Southeast Asia is appearing to be in worrisome predicament according to recent environmental reports.
Hydropower ambitions from the north and persistent institutional incapacity in dealing with transboundary haze pollution in the south are having a stranglehold on the region.
To fuel economic growth, energy-hungry Mekong River states such as China, Thailand, Myanmar and Laos have dominated the headlines recently with a controversial trade-off between multi-billion dollar hydropower development projects and irreversible socio-ecological distress.
Cash-strapped Laos and Myanmar are eager to quench Thailand’s energy thirst. The damming of the Mekong tributary, Nam Theun, (dubbed the Nam Theun 2 dam), funded by both the World Bank and Asian Development Bank, will bring in an estimated $2 billion for the Laotian government.
Elsewhere, the Myanmese junta has forged a one-billion dollar with the Electricity Generating Authority of Thailand (EGAT) and a six-billion-dollar deal with Thai energy firm MDX Group to develop the Salween River, the longest undammed river in Southeast Asia.
At what price are the damming projects forged? According to International Herald Tribune (June 26), the Nam Theun 2 may displace about 6,000 people on the Nakai Plateau, which will be partly flooded, and affect at least 100,000 more downstream. Environmentalists such as Greenpeace, have argued that damming will destroy the Salween River’s rich ecosystem of 7,000 species of plants and 80 rare or endangered animals and fish.
While sustainable development uncertainties pervade the downstream alliances, Chinese engineers are blasting away rocky rapids upstream to pave the way for eight hydroelectric dams – called the Lancang – along the Mekong in China. Even as China hails the benefits for both upstream and downstream inhabitants, the International Rivers Network has provided a more sombre account of forced displacement numbering 50,000 and livelihood disruption to millions in China,Myanmar, Laos and Thailand.
The irony facing the fate of the Mekong River states is heightened further with a recent pact signed between four member countries – two of which are Laos andThailand – of the Mekong River Commission (MRC) on June 22. The pact requires the member states to forge greater cooperation towards maintaining acceptable monthly flows during the dry and wet seasons, and marks a watershed moment in the plan to fully implement the 1995 Mekong Agreement. Yet current hydropower ambitions by China, Myanmar, Laos and Thailand will certainly reverse such a trend and may even incite conflict.
Further down south of the region, another battle is waged and has not been won since its inception some five months ago. The haze continues to blanket Sumatra and has affected Malaysia and Thailand as well, inducing health risks, disrupting inbound and outbound flights, and straining national economies. Thousands have been forced to don face masks and postpone air travel.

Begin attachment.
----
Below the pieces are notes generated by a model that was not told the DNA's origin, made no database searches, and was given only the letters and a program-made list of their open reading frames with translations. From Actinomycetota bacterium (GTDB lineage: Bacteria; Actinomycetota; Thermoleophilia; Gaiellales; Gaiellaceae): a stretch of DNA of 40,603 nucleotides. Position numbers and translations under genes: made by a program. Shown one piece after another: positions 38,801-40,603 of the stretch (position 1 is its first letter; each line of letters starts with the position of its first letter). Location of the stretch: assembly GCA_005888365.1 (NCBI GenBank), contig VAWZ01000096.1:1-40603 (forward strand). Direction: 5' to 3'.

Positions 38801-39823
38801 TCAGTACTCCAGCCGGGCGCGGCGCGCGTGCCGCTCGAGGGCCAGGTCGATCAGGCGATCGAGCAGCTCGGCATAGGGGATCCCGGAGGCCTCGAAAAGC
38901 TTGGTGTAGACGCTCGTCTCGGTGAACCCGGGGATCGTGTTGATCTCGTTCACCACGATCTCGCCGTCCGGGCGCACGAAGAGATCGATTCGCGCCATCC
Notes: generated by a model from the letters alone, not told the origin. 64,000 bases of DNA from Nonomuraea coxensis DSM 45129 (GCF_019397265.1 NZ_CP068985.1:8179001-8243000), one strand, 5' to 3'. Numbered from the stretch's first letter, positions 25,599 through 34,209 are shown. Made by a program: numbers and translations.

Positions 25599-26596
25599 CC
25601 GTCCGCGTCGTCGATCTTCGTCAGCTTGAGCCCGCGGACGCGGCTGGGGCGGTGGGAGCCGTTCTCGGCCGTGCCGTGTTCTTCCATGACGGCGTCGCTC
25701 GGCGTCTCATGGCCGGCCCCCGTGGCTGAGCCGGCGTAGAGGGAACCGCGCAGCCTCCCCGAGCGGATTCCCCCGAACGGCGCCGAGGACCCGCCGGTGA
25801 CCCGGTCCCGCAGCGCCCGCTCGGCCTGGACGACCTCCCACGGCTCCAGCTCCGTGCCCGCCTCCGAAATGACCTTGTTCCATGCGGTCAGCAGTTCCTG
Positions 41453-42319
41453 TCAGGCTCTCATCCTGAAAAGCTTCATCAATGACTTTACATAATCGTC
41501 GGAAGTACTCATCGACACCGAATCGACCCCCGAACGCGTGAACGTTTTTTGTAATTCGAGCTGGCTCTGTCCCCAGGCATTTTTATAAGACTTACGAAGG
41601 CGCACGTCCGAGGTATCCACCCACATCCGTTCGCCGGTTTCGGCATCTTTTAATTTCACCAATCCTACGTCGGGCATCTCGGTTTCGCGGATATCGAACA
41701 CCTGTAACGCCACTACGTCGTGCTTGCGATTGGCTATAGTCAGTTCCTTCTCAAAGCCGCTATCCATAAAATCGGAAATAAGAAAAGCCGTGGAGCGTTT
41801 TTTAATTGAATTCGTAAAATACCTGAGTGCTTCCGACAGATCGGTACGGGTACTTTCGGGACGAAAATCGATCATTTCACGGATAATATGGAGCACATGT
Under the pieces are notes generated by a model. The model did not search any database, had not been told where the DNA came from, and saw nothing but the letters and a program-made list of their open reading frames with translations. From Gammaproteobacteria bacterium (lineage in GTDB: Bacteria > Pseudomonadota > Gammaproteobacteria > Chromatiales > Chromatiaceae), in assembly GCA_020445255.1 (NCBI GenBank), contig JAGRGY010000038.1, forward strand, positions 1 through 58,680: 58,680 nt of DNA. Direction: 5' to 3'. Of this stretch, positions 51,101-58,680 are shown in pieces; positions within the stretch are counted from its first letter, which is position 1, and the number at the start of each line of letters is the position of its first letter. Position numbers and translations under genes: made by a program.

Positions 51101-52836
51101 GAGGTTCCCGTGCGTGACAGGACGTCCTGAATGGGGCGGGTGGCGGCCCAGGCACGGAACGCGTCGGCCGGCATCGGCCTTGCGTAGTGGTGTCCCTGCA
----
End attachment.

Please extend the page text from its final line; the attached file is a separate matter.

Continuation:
In the last few days, Indonesian local officials have detected more than 130 hot spots in Riau province, affecting some 3,000ha of land, including one protected forest. Jakarta Post (Aug 1) reported more dismal results last week of Sumatra island recording almost 2,000 hot spots, and another 1,000 in Kalimantan.
The ‘seasonal phenomena,’ brought on by slash-and-burn practices of logging and plantation companies to develop oil palm and rubber plantations, have persisted in spite of Indonesian President Susilo Bambang Yudhoyono’s declaration of a “war against haze” on International Earth Day (April 22).
Efforts to bring logging and plantation companies to task have thus far been discouraging, especially if based on last year’s record, and even though the Riau provincial administration has made a move to seize land that has been cleared by burning to track the culprits.
The usual practice of governments trading blame may continue as well. Indonesian Forestry Minister M.S. Kaban has argued against the claim that Indonesia is the source of the haze pollution, as “Malaysia also has hot spots, so it would be unfair to put the blame solely on us.” However, a senior official for the ASEAN Secretariat's environmental unit has said that their satellite images demonstrate that “the wind carries the haze from Sumatra to the Malacca Strait.”
Southeast Asia’s current environmental stranglehold, if left unaddressed, may attain catastrophic dimensions that will destabilise the region’s economic, political and environmental security.
*This report follows from the July 21 SEAPSNet report titled “Vanishing skyline, vanishing forest and vanishing mangroves: Hazy days ahead for Southeast Asia’s environment”.
Yudhoyono wants to declare war on haze (Jakarta Post, 24 April 2006)
Mekong region ministers sign pact to maintain river levels (Vietnam News Service, 23 June 2006)
A Massive Dam, Under Way in Laos, Generates Worries (New York Times/IHT, 26 June 2006)
Thai hunger for cheap energy throws lifeline to Myanmar (Myanmar Times, 2 July 2006)
Indonesia, Malaysia step up measures to contain spread of haze (Bloomberg, 26 July 2006)
Riau Governor Orders Efforts To End Forest Fires (Bernama, 29 July 2006)
China's hydropower projects slammed for impact on own, neighbours' environments (BBC News, 31 July 2006)
Three hot spots detected in Riau (Antara, 31 July 2006)
Riau administration seizes burned land (Jakarta Post, 1 August 2006)
Malaysia and Thailand hit by haze as Sumatra battles forest fires (Jakarta Post, 1 August 2006)